Jeramie Chew, a Navy corpsman from Portland, Ore., noticed that Djiboutian children are more aggressive toward one another than their American counterparts. Older kids regularly gang up on younger, weaker ones.
Within arm’s reach of Chew hovered a deaf boy, his bright orange T-shirt contrasting with Chew’s bland uniform.
“He’s picked on a lot,” Chew said of the boy he knows as Adida – a name he’s not sure how to spell. “I stand up for him.”
He’s trying to teach Adida not to throw rocks at his tormentors.
Chew and Adida bond using hand signals and cold sips of Coca-Cola out of glass bottles.
“I think half the time we don’t know what we’re saying to each other, but it’s all in good fun,” Chew said.
A few days after the school visit, Yoeun joined Halsey and a group of enlisted personnel on a biweekly trip to play soccer and kickball with the residents of a nearby boys orphanage.
It shares space with a trade school, and the wide-open area behind the decrepit buildings sits in view of Camp Lemonier’s guard tower.
The orphanage, housing 25 to 30 boys, had been adopted by the chaplains at Lemonier and received money from a base pie-in-the-face contest.
Petty Officer 2nd Class Gregory Bennett , a religious program specialist from Oceana Naval Air Station in Virginia Beach, took visitors toward a putrid bathroom thick with stink and flies.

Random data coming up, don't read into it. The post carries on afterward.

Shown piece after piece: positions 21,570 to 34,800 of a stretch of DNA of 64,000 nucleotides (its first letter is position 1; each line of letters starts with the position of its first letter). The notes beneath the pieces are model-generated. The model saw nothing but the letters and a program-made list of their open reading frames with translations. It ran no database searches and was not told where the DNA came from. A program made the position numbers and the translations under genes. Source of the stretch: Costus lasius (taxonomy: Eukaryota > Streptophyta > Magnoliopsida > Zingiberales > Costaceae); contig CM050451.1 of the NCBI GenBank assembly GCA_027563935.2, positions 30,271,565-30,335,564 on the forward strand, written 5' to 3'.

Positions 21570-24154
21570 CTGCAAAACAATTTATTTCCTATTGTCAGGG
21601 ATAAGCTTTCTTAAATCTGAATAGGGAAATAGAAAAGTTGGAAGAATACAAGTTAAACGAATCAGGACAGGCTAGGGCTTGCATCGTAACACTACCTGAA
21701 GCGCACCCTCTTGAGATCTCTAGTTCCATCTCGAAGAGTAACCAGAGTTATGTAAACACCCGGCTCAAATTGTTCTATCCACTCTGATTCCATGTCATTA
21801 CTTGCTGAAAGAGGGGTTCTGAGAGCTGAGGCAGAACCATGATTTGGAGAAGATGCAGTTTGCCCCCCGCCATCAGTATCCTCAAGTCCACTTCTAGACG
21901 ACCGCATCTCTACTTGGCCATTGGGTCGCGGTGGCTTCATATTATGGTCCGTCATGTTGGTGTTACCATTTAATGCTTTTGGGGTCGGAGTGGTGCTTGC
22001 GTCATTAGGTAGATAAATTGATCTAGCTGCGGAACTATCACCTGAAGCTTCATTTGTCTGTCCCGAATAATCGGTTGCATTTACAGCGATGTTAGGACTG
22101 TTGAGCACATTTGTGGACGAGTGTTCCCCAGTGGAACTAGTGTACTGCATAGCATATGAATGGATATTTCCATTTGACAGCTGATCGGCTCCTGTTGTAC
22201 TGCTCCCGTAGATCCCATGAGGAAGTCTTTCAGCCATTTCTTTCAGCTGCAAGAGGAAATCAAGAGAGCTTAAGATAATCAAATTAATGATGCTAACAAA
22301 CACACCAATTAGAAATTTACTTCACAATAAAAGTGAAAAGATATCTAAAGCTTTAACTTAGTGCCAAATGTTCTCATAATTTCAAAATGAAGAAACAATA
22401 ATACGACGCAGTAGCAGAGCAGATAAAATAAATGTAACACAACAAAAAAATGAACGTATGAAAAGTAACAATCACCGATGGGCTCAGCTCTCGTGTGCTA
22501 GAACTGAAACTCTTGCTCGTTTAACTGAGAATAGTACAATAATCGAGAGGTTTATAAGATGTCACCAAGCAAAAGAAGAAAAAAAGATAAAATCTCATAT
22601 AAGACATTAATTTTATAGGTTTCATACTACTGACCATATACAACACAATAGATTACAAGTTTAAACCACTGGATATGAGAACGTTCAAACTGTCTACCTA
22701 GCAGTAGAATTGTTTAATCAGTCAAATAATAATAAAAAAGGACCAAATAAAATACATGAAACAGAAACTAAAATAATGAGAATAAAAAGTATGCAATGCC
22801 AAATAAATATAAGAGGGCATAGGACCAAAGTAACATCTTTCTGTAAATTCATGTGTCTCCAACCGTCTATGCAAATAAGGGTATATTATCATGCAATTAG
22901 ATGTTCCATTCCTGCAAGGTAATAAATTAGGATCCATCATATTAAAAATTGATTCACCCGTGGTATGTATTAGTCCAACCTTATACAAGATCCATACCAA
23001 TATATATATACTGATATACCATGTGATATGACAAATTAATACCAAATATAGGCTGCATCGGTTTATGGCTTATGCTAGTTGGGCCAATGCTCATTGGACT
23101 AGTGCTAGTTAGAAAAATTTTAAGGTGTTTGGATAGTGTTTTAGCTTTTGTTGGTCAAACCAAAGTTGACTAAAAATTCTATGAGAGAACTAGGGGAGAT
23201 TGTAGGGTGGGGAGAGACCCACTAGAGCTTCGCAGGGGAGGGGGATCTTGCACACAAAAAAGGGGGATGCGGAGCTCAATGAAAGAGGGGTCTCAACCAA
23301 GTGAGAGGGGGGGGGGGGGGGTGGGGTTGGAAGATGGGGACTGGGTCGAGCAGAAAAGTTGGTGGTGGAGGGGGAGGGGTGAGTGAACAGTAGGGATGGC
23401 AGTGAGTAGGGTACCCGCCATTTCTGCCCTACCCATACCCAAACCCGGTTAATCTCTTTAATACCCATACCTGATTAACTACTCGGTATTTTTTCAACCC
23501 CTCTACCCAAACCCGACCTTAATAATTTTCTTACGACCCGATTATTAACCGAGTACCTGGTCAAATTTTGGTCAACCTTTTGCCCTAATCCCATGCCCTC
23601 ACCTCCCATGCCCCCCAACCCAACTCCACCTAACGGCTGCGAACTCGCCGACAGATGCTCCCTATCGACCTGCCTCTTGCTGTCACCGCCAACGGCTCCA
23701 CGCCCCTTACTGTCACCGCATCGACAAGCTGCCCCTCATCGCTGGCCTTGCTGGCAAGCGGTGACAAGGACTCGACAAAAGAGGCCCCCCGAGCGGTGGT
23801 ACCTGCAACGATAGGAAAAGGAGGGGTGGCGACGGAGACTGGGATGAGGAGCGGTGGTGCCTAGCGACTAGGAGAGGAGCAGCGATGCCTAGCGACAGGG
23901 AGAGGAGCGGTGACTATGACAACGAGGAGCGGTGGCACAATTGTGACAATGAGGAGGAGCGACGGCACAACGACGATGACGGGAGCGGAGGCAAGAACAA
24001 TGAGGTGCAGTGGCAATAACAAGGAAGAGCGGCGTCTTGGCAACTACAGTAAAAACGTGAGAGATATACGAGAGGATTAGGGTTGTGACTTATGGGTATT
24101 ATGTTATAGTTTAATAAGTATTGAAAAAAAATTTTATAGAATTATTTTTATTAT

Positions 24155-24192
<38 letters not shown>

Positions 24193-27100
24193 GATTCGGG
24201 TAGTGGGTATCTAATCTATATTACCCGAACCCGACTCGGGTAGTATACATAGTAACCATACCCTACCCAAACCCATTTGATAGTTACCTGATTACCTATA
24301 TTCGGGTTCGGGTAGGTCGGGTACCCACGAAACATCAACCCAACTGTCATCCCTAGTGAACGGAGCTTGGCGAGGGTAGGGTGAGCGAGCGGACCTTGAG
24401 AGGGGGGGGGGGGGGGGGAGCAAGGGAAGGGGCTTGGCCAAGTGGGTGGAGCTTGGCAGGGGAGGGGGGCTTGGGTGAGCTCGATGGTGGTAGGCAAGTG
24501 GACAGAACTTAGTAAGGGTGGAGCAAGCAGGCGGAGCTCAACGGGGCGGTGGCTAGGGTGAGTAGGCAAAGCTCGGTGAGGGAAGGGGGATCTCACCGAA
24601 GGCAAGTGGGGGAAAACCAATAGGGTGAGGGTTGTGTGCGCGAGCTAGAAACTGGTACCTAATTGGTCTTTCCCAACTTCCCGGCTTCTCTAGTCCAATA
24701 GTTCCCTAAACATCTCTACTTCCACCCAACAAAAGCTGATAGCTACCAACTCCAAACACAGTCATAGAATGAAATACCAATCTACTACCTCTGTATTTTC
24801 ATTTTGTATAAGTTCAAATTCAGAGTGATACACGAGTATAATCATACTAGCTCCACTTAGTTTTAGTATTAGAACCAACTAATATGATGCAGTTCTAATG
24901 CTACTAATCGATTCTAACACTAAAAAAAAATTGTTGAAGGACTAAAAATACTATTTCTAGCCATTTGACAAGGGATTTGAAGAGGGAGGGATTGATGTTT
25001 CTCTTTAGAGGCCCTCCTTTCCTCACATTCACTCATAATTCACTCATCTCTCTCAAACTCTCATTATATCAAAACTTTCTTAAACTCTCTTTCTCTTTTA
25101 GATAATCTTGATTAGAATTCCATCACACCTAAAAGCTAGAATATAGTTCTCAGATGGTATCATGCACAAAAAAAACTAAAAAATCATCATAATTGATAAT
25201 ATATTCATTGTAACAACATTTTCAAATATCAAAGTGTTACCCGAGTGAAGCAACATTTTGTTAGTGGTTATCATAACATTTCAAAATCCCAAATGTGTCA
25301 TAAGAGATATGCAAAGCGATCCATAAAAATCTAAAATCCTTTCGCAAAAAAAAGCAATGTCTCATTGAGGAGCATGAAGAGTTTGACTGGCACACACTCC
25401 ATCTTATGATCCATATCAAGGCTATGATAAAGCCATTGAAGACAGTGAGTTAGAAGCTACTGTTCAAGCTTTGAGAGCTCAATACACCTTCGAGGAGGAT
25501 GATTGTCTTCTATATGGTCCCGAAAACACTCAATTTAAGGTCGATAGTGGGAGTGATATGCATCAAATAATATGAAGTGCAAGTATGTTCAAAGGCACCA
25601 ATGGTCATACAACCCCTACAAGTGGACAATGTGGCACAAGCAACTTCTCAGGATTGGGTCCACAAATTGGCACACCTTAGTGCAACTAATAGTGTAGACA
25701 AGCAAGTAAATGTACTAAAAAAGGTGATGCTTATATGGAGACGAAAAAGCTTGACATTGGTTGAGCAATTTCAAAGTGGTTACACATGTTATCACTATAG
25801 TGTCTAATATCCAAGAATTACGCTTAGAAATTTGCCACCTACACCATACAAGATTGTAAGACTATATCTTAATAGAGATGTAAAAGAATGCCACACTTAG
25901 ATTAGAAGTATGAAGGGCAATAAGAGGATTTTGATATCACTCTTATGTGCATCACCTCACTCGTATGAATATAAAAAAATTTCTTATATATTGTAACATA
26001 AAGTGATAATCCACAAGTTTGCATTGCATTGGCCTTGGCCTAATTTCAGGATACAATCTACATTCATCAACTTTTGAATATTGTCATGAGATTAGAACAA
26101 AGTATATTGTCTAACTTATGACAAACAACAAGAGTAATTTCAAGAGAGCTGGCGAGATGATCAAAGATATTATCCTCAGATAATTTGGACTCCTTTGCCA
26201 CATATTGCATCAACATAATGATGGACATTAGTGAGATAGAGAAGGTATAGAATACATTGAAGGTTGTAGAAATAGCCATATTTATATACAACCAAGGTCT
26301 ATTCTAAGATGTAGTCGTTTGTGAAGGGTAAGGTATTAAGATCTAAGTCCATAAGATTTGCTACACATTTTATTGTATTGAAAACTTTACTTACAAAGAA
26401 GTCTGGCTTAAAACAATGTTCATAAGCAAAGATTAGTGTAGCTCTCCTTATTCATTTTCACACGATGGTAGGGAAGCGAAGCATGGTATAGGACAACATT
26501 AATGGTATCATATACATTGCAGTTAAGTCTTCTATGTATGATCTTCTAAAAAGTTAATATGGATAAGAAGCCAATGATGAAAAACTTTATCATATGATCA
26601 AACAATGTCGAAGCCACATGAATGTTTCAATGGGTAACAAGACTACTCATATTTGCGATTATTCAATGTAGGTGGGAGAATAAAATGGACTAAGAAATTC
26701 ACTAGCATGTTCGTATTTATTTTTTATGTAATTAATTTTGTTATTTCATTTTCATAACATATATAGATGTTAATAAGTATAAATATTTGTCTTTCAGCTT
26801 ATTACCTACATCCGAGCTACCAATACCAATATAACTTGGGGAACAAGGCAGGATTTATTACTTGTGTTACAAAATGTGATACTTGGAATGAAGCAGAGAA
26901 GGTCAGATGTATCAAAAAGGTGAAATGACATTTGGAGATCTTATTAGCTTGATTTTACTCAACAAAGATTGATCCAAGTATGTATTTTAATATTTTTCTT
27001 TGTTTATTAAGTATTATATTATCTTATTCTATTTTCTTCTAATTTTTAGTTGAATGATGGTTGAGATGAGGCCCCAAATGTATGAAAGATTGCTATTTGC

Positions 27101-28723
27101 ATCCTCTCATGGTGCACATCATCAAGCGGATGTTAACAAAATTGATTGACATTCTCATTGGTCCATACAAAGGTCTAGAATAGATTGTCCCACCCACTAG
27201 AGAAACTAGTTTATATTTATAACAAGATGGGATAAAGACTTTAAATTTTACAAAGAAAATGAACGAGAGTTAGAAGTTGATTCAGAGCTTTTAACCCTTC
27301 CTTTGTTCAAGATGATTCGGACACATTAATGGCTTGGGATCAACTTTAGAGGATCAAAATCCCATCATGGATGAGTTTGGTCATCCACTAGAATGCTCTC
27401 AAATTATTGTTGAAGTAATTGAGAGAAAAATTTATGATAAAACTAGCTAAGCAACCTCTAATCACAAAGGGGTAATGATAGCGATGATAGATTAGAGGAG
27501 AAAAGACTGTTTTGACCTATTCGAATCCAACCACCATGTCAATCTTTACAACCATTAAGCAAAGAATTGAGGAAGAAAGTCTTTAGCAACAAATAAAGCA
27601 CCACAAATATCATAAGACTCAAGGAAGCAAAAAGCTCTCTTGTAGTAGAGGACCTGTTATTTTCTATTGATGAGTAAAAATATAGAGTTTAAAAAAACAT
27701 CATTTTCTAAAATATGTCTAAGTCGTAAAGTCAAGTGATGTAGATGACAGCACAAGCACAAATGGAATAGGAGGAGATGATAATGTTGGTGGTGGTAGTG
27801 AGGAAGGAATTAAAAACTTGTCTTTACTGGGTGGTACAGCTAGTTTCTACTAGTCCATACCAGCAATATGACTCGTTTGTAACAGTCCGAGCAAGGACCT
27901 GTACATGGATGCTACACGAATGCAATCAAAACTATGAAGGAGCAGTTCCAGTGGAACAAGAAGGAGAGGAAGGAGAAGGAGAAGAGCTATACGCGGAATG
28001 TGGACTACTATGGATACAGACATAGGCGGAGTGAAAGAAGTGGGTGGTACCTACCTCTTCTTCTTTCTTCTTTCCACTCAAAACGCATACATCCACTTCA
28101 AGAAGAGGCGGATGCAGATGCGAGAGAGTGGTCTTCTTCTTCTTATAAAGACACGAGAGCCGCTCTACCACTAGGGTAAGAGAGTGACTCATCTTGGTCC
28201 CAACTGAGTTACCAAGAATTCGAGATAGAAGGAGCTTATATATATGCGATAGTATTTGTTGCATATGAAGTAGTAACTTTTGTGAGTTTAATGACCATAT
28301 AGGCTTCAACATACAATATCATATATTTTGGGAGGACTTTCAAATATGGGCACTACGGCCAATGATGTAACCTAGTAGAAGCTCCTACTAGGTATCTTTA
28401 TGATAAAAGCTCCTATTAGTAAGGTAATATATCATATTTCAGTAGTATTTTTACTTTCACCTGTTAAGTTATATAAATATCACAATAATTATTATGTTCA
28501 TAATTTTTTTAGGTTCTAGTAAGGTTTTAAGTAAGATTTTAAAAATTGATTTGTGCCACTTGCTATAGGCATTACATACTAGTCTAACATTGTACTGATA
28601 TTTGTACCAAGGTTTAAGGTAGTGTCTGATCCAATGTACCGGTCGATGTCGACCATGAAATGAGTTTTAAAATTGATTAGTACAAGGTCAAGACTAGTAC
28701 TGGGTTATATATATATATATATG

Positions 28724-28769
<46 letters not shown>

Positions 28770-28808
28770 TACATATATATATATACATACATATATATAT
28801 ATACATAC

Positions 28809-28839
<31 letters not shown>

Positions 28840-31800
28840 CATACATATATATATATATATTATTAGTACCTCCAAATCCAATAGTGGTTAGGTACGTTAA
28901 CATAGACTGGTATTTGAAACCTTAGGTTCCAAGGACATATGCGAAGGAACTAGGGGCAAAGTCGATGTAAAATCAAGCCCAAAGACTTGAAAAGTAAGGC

The base E-5 club – Navy petty officers second class or Army sergeants – had raised $13,000 to renovate the bathroom and install running water and flush toilets.
Other projects also were in the works.
The facility had no beds, just a few grungy mattresses on the floor. Bennett shepherded a small group of military members into a room where long, cardboard boxes containing new beds were waiting to be assembled. Blankets and pillows were on order from the camp’s exchange.
Bennett’s group headed toward the shrieks and shouts near the basketball court. There, about 20 soldiers, sailors and airmen in T-shirts and shorts, looking like the American 20-somethings they are, played kickball, basketball and soccer with whoops of glee.
Halsey hadn’t had time to change out of her uniform and boots, but the Navy officer and mother of three played energetically anyway, running and grinning in the desert dusk.
She was one of many people who would finish their day marveling about this military mission few Americans have ever heard of, working in ways she’d never dreamed.
What none of them could know – and probably won’t for decades – is whether this experiment to stop the spread of terrorism in the Horn of Africa worked.
Reach Kate Wiltrout at (757) 446-2629 or email@example.com.
Source: Pilot Online, Jan 28, 2007